- Researchers have concluded that the scary post-coronavirus syndrome that can affect children weeks after recovery can also impact adults.
- The condition is described as multisystem inflammatory syndrome in adults (MIS-A) and is similar to the MIS-C illness seen in children.
- MIS-A symptoms might require intensive care and can be deadly, the CDC says.
- Scientists are warning doctors to be aware of MIS-A when diagnosing patients, noting that preventive measures taken for COVID-19 can also limit the number of MIS-A cases.
You might not be done with COVID-19 when you clear the novel coronavirus from your system, and that happens to be one of the worst effects of the virus. More than one million people have died of COVID-19 complications, out of more than 35.5 million cases confirmed worldwide so far. But many survivors find themselves fighting with all sorts of COVID-like symptoms long after beating the virus. Health experts trying to understand and treat this type of post-COVID illness have labeled it “Long COVID,” a chronic affliction that may lead to several months of additional treatment. Now, new findings indicate that might not even be the worst-case scenario for coronavirus survivors.
Children infected with SARS-CoV-2 run the risk of developing a secondary syndrome that can be fatal if they also suffer from underlying conditions, or sometimes even for children who are otherwise healthy. The condition was first diagnosed in the UK this spring and then found all over the world. It’s called multisystem inflammatory syndrome in children (MIS-C), it affects a variety of organs, and it can present weeks after a coronavirus infection is cleared. Doctors have warned in recent months that young adults might experience MIS-C as well, rather than solely young kids. Fast-forward to early October, and it turns out that even older adults can develop MIS-C. The condition is equally serious and can even be fatal, and it now has its own name: MIS-A.
Multisystem inflammatory syndrome in adults represents a collection of symptoms that can appear several weeks after a patient beats his or her COVID-19 infection. Scientists from the US and UK put together a study on the matter and published it on the CDC website.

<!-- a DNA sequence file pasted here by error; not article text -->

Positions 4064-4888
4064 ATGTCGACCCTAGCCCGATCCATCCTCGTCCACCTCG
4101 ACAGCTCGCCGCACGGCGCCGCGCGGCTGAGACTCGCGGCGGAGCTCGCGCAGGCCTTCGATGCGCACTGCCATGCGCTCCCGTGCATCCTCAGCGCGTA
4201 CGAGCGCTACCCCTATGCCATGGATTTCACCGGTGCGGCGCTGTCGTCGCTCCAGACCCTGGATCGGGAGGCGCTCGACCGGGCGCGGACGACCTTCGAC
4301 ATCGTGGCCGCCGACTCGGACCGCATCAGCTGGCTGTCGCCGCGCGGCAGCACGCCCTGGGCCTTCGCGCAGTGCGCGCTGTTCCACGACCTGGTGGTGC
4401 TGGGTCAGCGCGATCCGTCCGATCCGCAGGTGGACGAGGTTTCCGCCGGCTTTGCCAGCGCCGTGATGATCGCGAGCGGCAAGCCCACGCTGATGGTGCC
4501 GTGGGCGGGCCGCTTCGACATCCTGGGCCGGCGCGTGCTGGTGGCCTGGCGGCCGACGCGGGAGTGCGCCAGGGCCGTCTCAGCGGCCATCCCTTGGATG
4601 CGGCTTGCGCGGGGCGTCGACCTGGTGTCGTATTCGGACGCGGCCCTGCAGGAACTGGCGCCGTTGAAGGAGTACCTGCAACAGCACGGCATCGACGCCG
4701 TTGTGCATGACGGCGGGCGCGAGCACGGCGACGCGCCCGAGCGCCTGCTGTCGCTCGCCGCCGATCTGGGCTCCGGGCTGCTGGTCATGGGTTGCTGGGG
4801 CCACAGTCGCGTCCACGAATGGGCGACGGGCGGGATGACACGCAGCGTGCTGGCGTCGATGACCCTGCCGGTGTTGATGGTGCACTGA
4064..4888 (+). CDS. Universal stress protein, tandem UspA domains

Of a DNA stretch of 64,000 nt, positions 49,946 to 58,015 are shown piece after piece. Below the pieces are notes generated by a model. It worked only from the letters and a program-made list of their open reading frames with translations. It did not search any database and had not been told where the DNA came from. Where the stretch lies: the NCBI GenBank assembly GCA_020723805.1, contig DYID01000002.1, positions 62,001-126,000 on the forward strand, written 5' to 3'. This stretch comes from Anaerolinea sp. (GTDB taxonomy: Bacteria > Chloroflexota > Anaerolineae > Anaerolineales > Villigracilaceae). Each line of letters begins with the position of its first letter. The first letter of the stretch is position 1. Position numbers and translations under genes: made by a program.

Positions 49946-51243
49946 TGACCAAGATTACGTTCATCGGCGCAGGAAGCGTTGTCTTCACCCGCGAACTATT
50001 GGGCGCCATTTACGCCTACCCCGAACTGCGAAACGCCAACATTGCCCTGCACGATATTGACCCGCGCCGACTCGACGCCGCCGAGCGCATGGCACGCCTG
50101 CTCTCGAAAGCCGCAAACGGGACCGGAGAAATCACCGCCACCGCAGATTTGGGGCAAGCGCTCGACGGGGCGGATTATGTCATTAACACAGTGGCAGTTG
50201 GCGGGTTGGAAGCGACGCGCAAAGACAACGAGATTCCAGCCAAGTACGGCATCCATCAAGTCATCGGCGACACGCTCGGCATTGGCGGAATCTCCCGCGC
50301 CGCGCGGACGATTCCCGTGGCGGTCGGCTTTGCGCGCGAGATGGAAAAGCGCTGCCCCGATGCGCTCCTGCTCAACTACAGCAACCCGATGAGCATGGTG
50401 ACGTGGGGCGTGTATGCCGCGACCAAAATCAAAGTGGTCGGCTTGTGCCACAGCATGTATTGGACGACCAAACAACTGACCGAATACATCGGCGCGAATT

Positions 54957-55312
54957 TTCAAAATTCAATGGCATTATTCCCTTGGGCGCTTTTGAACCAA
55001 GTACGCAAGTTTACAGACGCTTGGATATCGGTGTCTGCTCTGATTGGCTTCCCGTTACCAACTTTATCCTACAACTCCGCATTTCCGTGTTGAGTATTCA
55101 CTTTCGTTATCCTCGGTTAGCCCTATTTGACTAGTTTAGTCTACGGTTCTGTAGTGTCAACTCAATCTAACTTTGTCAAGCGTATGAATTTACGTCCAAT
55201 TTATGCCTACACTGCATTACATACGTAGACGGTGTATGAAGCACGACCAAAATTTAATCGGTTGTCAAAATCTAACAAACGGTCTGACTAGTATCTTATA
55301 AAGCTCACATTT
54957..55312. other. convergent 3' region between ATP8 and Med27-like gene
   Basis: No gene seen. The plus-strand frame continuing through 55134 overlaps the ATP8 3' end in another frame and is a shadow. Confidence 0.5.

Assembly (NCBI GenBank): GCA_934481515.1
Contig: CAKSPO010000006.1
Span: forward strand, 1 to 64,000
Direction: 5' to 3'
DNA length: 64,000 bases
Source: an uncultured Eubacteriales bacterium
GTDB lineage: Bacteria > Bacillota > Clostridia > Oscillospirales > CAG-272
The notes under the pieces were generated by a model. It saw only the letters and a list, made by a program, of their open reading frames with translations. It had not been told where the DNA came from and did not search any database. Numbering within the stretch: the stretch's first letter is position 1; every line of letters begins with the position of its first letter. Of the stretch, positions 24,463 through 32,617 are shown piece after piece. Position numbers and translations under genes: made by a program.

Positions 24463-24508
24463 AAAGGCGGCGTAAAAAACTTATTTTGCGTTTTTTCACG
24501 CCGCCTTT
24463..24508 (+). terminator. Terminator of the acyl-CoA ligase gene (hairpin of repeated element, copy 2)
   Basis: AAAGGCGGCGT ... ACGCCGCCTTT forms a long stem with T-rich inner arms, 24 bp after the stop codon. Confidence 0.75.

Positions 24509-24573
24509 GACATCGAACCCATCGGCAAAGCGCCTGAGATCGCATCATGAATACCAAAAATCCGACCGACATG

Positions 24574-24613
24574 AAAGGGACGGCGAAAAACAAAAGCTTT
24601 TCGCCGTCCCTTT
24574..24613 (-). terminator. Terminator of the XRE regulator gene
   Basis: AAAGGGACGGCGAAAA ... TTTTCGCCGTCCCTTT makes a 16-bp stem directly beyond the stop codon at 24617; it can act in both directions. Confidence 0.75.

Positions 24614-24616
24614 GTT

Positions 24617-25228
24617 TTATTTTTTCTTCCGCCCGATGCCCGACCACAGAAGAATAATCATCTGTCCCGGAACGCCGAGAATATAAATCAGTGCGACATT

MIS-A can be just as severe as COVID-19 and might require intensive care. It can also be deadly, with the study pointing out that three people died out of the 27 adults observed for the research.
The patients were aged 21 to 50 and one-third of them had circulating coronavirus antibodies that confirmed they had survived the infection. While the rest didn’t test positive for antibodies, it’s likely that they had still previously been infected with asymptomatic COVID-19. Recent studies have shown that some antibody tests are unreliable. Also, many COVID-19 survivors don’t develop detectable levels of antibodies after beating the illness.
The doctors clarify that MIS-A should not be confused with severe COVID-19 even though the two conditions may share symptoms. MIS-A occurs without respiratory issues, which is a hallmark of severe COVID-19. Patients who develop complications after the infection with coronavirus might require oxygen therapy and mechanical ventilation. Of the MIS-A patients included in the study, just three were intubated.
MIS-A includes “cardiovascular, gastrointestinal, dermatologic, and neurologic symptoms,” which explains the inclusion of “multisystem” in the condition’s name. The symptoms appeared two to five weeks after coronavirus in patients who reported COVID-19 symptoms before the onset of MIS-A. These are some of the initial signs and symptoms the researchers observed:
Twelve of 16 patients had fever (≥100.4°F [38.0°C] for ≥24 hours or report of subjective fever lasting ≥24 hours) at the time of presentation. Six patients were initially evaluated for possible cardiac symptoms such as chest pain or palpitations; all 16 had evidence of cardiac effects, including electrocardiogram abnormalities such as arrhythmias, elevated troponin levels, or echocardiographic evidence of left or right ventricular dysfunction. Thirteen patients had gastrointestinal symptoms on admission; five had dermatologic manifestations on admission, including three with mucositis. Despite minimal respiratory symptoms, 10 patients had pulmonary ground glass opacities, and six had pleural effusions identified on chest imaging.
The study also indicates racial and ethnic minority groups are more likely to develop MIS-A, just like MIS-C. Only one of the 27 patients was white. Treating physicians are warned that they should not overlook MIS-A when treating patients:
Clinicians and health departments should consider MIS-A in adults with signs and symptoms compatible with the current working MIS-A case definition. Antibody testing for SARS-CoV-2 might be needed to confirm previous COVID-19 infection in patients who do not have positive SARS-CoV-2 PCR or antigen test results. Findings in this convenience sample emphasize the importance of collecting race/ethnicity data on case reports at the jurisdictional level. As with children, it is important that multidisciplinary care be considered to ensure optimal treatment. In the process of learning more from MIS-A cases, the working case definition might need to be revised in order to systematically conduct a call for cases.
The paper indicates that more research is required and that many cases of MIS-A have likely been overlooked or gone unnoticed. It’s unclear whether MIS-A and the so-called “Long COVID” overlap in any way. It’s also unclear whether other causes might lead to MIS-A.